What has cycling brought to your life?
A sense of distance. I think differently about it compared to ten years ago: when I see a globe, I find a point and think ‘how could I get there by bike? What would be a nice route?’ The second big thing is many, many friends. The long distance community is special, very welcoming and friendly. It’s a bunch of exceptional people: they sit on a bike for days and days, and what do they get in the end? No prize, just a stamp on a brevet card. Who does that?
What is your first memory of riding a bike?
Riding a red bike, I must have been four. My family lives close to the forest, pretty much out in nature, and we did a lot of cycling tours when I was a kid. Back then, I always had the smallest bike, the shortest legs and was never the fastest because of my older brother.
You’re a trainee surgeon. How has your journey through the world of medicine been?
My parents are both doctors, a neurologist and psychiatrist, who have a practise together. They talk a lot about it, always positively, and I was always interested in the human body. The first week of medical school, we started off with anatomy class in which you dissect a human body. I never loved anything so much, I found it spectacular – to see how the heart works, all the organs in the abdomen. Already at that point, I thought about going in the direction of surgery.
And that’s where I am now, in my second year of surgical training [at Heidelberg], which actually started right after the  Transcontinental Race. It’s exhausting, but it can be really rewarding as well. Because you quickly see whether what you did was a success: in surgery, you have a patient in pain with, say, appendicitis, you remove the appendix, they are pain free within a day and they go home, ideally.
What is your hidden talent?
I'm pretty good at memorising poems. I could still give you ten with six stanzas or so that I had to learn in school, off by heart.
What were your highest and lowest points during your victorious 2019 Transcontinental Race?
The highest point was reaching the first control point 250 kilometres from the start line. It was basically like a time-trial there, everyone on the same hilly, hot route in Bulgaria. I had a really good time, I loved the landscape. When I got there, the TCR podcast guy, Tom Bonnett, told me I was in fifth position. I couldn’t believe it; it motivated me so much, the rest of the day I was flying. I realised I was good at this and could be competitive.
As for lowpoints, probably the second day when I crossed from Bulgaria to Serbia. I crashed into a border barrier, while not concentrating for a second. I was thankful nothing was damaged on the bike or me, but the guards didn’t want to let me go because the barrier was bent. They didn’t speak English, I don’t speak Serbian. I sat there for 45 minutes, trying to tell them I was on a race and needed to continue. In the end, they bent it back into place and let me go. I was close to tears because I thought my race was done.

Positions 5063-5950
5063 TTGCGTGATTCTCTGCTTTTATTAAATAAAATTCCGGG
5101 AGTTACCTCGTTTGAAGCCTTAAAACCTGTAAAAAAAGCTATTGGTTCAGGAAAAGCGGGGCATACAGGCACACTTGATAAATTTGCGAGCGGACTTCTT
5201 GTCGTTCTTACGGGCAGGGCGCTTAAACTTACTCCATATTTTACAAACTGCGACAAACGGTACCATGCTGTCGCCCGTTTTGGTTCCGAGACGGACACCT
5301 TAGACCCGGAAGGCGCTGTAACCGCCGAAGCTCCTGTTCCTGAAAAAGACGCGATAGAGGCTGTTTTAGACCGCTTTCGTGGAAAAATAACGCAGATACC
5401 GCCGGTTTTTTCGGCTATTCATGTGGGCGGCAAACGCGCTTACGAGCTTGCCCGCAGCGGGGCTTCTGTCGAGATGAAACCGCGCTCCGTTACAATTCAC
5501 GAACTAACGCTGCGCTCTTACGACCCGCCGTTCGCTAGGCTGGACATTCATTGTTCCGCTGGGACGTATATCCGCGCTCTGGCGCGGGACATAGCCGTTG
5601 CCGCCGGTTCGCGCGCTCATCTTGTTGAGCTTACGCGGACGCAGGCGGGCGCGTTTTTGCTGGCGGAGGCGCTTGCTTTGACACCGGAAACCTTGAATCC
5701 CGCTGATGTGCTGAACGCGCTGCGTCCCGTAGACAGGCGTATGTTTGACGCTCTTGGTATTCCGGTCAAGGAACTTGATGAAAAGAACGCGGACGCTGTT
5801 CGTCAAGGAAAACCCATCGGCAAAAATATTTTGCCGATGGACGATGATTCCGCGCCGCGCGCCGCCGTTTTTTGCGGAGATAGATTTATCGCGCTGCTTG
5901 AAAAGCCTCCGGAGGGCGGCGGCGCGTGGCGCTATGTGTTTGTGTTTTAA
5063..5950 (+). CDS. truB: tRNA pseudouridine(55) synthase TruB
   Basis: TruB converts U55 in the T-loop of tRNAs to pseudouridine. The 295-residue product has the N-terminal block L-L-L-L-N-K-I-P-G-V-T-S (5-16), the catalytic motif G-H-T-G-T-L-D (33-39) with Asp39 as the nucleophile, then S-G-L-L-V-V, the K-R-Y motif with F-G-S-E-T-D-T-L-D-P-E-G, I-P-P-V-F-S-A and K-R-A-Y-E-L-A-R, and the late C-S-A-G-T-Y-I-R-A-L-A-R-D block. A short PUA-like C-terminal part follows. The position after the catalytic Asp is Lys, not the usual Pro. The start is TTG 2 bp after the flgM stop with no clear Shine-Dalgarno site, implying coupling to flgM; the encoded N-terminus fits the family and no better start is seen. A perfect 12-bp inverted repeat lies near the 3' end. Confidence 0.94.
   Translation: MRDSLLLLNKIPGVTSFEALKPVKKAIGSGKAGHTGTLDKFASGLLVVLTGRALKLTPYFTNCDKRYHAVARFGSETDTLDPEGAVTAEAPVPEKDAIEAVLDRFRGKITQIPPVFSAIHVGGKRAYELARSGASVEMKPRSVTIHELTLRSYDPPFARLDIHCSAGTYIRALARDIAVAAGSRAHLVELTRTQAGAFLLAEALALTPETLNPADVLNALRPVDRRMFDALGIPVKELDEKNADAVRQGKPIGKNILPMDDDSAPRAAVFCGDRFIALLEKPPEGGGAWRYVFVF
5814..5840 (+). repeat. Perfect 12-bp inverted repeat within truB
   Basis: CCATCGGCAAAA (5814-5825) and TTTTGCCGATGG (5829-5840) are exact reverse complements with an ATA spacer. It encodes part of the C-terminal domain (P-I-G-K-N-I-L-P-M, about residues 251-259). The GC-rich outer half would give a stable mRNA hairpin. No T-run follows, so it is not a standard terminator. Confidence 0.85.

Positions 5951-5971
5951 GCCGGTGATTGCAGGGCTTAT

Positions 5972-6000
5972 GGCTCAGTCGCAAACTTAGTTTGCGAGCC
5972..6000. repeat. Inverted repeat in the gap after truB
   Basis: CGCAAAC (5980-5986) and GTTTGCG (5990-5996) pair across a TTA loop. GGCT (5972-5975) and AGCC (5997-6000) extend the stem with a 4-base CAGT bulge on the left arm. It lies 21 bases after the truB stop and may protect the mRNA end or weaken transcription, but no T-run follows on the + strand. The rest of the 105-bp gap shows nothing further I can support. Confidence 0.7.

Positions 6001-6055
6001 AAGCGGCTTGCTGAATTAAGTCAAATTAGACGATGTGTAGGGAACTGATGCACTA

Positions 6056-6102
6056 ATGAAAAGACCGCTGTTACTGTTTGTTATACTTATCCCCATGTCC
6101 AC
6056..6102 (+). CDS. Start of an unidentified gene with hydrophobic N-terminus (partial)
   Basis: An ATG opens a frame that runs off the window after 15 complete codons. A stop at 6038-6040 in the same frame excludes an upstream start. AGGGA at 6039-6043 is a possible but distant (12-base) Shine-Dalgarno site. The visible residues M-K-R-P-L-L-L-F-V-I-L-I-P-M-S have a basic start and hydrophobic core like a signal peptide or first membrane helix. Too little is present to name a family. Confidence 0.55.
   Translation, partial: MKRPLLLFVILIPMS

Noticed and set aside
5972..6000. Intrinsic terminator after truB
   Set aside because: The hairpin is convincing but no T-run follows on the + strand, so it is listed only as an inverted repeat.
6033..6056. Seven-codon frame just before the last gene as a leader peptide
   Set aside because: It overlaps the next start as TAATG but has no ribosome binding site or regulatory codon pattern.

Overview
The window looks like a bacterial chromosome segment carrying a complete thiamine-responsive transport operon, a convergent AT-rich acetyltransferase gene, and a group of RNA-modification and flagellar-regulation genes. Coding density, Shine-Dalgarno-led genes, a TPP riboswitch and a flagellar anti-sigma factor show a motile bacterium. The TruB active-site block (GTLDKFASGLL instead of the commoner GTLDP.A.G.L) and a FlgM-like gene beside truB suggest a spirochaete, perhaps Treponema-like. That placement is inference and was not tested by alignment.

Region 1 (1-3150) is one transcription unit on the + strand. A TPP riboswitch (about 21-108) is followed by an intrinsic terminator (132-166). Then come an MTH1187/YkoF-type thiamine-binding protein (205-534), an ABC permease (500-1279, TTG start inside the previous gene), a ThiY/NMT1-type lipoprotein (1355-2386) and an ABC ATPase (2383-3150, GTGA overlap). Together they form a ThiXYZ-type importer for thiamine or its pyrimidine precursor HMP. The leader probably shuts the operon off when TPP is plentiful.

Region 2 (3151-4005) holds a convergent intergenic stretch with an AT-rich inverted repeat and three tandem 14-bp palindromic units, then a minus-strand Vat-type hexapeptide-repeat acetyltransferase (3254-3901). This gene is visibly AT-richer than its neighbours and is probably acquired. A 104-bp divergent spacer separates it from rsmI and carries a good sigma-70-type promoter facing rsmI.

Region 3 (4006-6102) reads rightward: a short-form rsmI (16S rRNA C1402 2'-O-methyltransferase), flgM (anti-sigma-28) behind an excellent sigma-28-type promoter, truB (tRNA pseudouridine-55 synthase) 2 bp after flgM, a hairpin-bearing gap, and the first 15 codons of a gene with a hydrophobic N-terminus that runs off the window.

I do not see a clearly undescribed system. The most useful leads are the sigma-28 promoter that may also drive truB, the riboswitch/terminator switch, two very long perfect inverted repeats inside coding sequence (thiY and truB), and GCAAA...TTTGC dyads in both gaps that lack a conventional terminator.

How did you feel when you finished and won the TCR?
The finish was at a youth hostel in Brest [a north-western city in France]. I saw 30 journalists outside it, but then they closed the front door and guided me in through the back, away from them. And they gave me that [last] stamp, a hug, took two photos and then they left me alone. That’s how those races end, and I love it that way. It’s not a fanfare finish. There is no red carpet, there is no prize, really. It's more like coming home to a family. And I was super exhausted, I just wanted to sleep and eat!
What’s your favourite food?
Any Italian food: pizza or pasta in any form.
What adventures are on your bucket list?
My job doesn’t allow for huge adventures. But I'm interested in getting to know new places and I would really like to cycle in two continents: Asia and South America, places like Japan, Iran, Chile and Argentina, which look beautiful.
I would also be lying if I said I've never thought about cycling around the world. That would be for a record attempt. But not in the next few years, with work obligations, the need for training, route planning: it’s a huge amount of work. Maybe I’ll do it at some point.
Complete this sentence: happiness is…
Very generally, plans that work out better than expected – or just work out, if you don’t expect it. And I get happy when I see sunsets and sunrises on the bike, riding into the morning or the night. That’s the beginning of an adventure for me.
This article first appeared in Rouleur 107, available to purchase here